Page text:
Child-raising in the 1970s: a parent's guide

WERE you born in the modern, enlightened times of the 1970s? Here are the rules your parents used to raise you.

Stay out of it

Kids got a roof over their heads? School’s giving them some semblance of an education? Job done as far as you’re concerned. The rest of their time is their own. If they’re out of the house playing in an abandoned factory or kicking a ball into an electricity substation, you hope they’re having fun.

Provide biannual rewards

There are birthdays and there’s Christmas, and on these occasions give them some toys to last the intervening months. Could be an Action Man, could be a Sindy, could be Stretch Armstrong, but if they ask for clackers in the meantime, give them a clip round the ear and move on. Their boredom isn’t your problem.

Maintain discipline

A cuff to the back of the head, a slap on the back of the legs, perhaps even a boot up the arse to encourage them to leave the house for the next six hours: all crucial parenting skills. And don’t reserve these important duties for yourself. If relatives, friends or neighbours feel a clout is appropriate, let them be the judge.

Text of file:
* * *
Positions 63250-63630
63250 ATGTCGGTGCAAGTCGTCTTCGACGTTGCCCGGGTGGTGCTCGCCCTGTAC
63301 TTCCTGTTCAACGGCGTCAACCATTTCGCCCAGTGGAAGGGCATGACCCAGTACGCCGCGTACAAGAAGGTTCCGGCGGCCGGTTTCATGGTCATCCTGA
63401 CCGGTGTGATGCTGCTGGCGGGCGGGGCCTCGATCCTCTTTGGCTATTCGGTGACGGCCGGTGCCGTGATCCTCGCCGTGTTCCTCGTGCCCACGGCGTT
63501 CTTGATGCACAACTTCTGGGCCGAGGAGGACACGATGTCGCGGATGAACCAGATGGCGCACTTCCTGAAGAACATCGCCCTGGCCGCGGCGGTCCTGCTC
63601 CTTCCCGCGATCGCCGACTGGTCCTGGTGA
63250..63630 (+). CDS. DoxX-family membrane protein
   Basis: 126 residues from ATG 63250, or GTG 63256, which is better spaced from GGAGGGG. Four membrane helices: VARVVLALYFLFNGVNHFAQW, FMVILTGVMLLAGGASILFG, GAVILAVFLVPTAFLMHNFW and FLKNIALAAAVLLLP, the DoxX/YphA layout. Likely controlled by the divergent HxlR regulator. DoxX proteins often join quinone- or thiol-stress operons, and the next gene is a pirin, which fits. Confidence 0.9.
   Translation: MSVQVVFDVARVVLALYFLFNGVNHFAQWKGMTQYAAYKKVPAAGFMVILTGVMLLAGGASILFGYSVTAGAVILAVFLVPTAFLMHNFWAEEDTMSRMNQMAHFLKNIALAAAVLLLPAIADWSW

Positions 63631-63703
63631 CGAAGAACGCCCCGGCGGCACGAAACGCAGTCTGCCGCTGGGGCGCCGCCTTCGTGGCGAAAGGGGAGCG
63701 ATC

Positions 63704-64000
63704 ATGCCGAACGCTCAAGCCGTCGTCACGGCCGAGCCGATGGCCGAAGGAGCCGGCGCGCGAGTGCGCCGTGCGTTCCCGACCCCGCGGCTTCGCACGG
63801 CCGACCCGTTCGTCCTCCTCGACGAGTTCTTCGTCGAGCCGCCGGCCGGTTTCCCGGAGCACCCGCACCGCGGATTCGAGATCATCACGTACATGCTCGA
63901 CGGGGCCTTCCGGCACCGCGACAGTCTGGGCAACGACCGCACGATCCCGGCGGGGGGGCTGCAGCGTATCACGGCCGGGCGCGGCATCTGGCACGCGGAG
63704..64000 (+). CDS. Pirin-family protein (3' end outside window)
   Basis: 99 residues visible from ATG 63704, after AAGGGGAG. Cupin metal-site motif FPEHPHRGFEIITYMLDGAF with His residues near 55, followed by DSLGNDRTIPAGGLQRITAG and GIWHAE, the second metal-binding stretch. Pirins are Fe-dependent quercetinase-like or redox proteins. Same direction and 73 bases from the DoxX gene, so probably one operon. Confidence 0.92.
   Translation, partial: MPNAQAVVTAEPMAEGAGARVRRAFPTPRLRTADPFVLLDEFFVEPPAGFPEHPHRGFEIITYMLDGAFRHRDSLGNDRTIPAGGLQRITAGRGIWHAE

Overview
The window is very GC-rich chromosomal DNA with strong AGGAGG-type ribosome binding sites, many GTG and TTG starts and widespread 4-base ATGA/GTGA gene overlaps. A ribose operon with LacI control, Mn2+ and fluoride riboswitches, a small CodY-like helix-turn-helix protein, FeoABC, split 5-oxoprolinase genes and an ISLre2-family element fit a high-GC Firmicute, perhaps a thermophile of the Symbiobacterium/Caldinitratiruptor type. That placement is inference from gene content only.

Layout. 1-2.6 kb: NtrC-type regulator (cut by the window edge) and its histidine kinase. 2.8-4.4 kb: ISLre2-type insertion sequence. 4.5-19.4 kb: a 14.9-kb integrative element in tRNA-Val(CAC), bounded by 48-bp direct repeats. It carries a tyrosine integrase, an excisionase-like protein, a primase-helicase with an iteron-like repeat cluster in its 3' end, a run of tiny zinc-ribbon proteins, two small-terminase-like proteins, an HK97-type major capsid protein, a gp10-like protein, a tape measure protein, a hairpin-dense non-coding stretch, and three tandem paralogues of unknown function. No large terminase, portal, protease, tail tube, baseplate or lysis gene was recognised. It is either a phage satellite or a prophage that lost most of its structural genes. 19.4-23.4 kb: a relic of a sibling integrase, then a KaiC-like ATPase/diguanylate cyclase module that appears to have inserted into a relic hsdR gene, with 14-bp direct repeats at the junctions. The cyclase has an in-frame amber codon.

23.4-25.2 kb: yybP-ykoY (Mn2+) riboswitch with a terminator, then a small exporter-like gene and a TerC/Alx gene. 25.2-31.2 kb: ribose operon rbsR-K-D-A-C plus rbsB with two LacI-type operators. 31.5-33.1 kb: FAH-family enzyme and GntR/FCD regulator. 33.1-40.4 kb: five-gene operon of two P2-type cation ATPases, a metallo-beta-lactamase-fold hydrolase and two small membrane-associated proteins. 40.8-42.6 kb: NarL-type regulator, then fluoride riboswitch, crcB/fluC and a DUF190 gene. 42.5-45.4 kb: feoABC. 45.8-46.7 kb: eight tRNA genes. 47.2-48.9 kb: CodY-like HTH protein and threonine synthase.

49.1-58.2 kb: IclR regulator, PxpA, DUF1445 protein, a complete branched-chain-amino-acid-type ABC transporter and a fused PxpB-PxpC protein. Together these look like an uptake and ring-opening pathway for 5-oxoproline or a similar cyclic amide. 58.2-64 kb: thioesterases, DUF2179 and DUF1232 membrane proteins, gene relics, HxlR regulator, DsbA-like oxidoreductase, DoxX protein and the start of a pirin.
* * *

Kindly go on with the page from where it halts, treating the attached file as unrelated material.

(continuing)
Encourage self-sufficiency

If you’ve got a child approaching their final years of primary school, they’re pretty much an adult. Give them a front door key, tell them to look after their younger siblings – and the neighbour’s kids, if that’s the childcare arrangement that day – and get the tea on. Time they stepped up.

Make sure they know which pub you’ll be in

Reckless parents go out for the evening, leaving their kids alone, without letting them know which pub to go to when the house is on fire. Responsible parents tell them they’ll be in the Red Lion and will stagger out drunk in a serious emergency to administer clips around the ear.

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Woman following rigorous vaping routine

A WOMAN is getting through lockdown by following a rigorous and exhausting daily vaping routine. 

Joanna Kramer begins vaping first thing in the morning, before she has even got out of bed, and does not quit, no matter what, until she is ready to drop.

She said: “Vaping’s not for the casual puffer, not these days. It’s for those who want to take their nicotine dependence to the next level.

“I have two vapes on the go at all times; one charging, one on hand. I bulk-order fluid so there’s no danger of running out.

“I don’t get complacent. If I go 10 minutes without being enveloped in sweet-smelling clouds of narcotic gas, I’m going for my vape like a cowboy going for his gun.

“This ain’t smoking. Vaping is safe, cool and socially acceptable. There’s no reason not to be vaping every minute of the day, and I honestly find it hard to respect people who don’t.

“I guess maybe if you’re lazy and unmotivated, and want to come out of the other end of lockdown without a debilitating chemical addiction? Whatever, losers. I’ll be vaping.”